Select Page

Protecting data means protecting your clients

Protecting data means protecting your clients

By Johann van Rooyen

Senior Technical advisor Green Enterprise Solutions

This year in Europe a major new regulation will come into force to safeguard customers and clients’ data. The General Data Protection Regulation (GDPR) becomes law across the European Union as of 25 May. Which lets us in Namibia breathe a sigh of relief; “At least it is not here.”

This may be the case, but data protection is essential and the fact that it is now to be regulated comes as no surprise, especially if we think about how much data, well our own data, details and information is flying around out there in cyberspace or stored somewhere. How do we know who has access to it, who can use it or perhaps leverage for fraudulent activities? Can our data or identities be stolen, simply because we once filled out a form which has been digitised by a company or organisation? Or whether a company simply sells your information on to a third party without your knowledge.

Whether you shop online, use social media or have a bank account, insurance policy, driver’s license you can be sure there’s an organisation that has your details. This does not have to be a problem, as long as the organisation knows how to handle, store, and protect your data. It is after all your data!

Most people would feel uneasy or downright offended if someone was just to start scrolling through their smartphone. The information, details and perhaps pictures on there may not be for everyone’s eyes. The same can be said for information that is stored on company servers or in the cloud. They need excellent protection to avoid, pre-empt and stop data leaks, data hacks or data simply being stolen. The European Regulation’s aim is to give individuals more rights over their data and restrict how companies process private information and with whom they share it. This will become the norm across the globe.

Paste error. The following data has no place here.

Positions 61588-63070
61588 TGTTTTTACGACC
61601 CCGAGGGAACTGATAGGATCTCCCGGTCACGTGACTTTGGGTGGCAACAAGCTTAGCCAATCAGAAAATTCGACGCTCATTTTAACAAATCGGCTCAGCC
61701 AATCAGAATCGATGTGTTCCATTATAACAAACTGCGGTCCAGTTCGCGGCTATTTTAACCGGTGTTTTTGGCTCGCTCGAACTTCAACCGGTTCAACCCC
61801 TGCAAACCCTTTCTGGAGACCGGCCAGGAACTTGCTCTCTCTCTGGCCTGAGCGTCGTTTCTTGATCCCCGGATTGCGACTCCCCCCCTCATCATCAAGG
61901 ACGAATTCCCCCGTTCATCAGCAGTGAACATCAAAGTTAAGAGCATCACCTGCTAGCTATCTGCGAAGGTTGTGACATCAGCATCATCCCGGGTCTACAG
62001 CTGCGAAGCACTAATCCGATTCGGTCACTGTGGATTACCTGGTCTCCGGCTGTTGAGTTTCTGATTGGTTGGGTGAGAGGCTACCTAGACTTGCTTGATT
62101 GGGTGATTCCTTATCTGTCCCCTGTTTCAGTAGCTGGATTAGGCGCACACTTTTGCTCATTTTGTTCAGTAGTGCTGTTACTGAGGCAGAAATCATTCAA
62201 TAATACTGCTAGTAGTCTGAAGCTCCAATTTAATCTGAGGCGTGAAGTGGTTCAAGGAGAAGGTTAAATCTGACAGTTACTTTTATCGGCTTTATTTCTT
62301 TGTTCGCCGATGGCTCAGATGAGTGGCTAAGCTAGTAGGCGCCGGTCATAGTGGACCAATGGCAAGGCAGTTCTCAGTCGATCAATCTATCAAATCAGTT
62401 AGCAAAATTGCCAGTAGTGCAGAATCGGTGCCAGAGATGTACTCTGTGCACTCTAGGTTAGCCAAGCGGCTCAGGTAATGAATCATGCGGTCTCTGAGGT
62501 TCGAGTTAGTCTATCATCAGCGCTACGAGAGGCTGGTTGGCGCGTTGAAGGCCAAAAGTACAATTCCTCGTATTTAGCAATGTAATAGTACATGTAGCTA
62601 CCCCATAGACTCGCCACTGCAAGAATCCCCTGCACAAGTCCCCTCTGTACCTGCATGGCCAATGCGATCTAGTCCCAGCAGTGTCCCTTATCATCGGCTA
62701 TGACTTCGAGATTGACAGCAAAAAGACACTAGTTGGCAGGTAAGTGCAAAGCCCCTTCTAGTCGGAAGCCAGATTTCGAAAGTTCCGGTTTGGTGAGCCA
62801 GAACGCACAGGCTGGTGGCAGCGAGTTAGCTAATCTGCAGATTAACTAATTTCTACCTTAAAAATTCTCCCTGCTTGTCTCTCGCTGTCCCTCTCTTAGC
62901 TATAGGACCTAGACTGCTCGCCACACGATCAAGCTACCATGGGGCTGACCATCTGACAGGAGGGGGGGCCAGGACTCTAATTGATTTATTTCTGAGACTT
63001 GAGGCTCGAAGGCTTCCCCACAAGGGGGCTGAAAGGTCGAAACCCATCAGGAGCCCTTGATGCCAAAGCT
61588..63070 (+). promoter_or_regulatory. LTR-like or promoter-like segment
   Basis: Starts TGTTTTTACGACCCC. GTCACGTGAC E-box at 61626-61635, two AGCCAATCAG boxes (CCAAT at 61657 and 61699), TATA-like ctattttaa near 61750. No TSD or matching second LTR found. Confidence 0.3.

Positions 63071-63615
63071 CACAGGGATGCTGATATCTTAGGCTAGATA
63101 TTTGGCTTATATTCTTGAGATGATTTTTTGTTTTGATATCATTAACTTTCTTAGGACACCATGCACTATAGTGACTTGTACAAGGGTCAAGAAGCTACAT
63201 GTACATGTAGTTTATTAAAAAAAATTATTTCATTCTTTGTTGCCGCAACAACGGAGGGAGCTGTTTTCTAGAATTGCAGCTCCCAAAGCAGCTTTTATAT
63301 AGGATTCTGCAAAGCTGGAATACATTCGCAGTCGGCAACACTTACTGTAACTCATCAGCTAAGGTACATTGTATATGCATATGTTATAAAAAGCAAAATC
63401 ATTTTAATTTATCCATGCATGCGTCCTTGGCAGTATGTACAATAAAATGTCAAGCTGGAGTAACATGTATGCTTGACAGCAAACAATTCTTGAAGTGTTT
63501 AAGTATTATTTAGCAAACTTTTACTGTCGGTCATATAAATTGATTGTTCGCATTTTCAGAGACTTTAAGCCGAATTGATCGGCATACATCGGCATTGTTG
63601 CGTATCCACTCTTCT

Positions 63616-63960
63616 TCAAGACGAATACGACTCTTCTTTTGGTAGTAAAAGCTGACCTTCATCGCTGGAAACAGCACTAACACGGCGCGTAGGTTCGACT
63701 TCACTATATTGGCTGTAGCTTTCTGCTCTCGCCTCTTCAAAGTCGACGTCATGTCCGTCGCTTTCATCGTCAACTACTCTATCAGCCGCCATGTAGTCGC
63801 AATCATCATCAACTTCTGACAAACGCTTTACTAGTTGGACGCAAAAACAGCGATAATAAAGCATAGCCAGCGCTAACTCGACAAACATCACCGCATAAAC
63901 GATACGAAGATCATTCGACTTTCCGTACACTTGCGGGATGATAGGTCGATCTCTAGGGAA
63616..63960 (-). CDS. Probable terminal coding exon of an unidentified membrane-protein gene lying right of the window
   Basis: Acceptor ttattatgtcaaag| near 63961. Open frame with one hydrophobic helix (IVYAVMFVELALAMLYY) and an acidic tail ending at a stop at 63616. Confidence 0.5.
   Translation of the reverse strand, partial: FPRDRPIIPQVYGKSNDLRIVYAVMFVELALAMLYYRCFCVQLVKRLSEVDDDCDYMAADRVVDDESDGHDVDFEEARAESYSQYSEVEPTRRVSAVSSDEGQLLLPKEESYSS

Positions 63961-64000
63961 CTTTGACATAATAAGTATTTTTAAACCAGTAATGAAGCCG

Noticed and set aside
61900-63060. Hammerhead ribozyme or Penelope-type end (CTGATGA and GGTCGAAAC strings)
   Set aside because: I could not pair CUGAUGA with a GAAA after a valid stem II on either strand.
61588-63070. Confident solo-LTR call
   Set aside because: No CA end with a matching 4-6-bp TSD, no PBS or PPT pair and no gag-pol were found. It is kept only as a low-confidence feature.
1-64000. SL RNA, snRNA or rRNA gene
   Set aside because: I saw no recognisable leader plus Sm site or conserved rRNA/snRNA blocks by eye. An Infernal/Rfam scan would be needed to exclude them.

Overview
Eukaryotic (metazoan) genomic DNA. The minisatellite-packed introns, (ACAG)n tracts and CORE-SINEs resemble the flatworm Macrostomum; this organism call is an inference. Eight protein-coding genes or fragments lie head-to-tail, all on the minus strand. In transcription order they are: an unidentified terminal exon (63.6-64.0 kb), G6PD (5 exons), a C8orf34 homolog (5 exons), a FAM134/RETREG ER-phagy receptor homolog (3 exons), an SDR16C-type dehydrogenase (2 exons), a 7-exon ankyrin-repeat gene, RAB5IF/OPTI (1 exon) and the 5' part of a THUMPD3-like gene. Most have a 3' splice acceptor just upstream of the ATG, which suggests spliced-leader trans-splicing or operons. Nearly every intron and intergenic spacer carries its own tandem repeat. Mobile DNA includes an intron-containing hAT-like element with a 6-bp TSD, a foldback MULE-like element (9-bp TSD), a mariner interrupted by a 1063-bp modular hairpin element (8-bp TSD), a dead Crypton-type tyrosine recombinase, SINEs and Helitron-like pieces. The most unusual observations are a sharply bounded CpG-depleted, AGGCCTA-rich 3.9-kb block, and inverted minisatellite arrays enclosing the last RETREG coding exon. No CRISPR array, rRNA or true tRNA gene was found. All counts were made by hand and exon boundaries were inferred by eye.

As more and more services move online in Namibia, more data is collected. With the increasing stability of Internet and higher speeds, services that were beyond our reach in Namibia are now accessible. Just think of Amazon, Netflix, online insurance brokers, banking and many others. Often we only see the convenience in being able to buy, sell, apply or subscribe to things online. We are more than willing to give our personal details and simply assume they will be handled, carefully, securely and with the greatest respect for privacy. This data is immensely powerful and we have all heard of the horrors of ‘identity-theft’ and people having their credit cards maxed out or their bank accounts depleted. Countering this starts with ensuring you protect your own information and knowing that the organisations that have your information for whatever reason, know how vital it is to keep it safe and secure and protected from prying eyes.

Whether the organisation is large or small, their responsibility to safeguard your information and data is no less. This is what the new European Regulation deals with in broad strokes. One can be confident that across the world and therefore, right here in Namibia similar regulations will become the norm. Companies and organisations will expose themselves to lawsuits, criminal damages and immense fines if they cannot ensure that their clients’ data is protected. Often it pays to be ahead of the curve and with protecting your customers’ data this is definitely the case. It is something that customers and clients will appreciate and seek out organisations that protect their information and data. Additionally it is only a matter of time before it becomes law here in Namibia as well.



About The Author

Guest Contributor

A Guest Contributor is any of a number of experts who contribute articles and columns under their own respective names. They are regarded as authorities in their disciplines, and their work is usually published with limited editing only. They may also contribute to other publications. - Ed.

Rain Rate >UTC + 2 hrs = Namibian Time<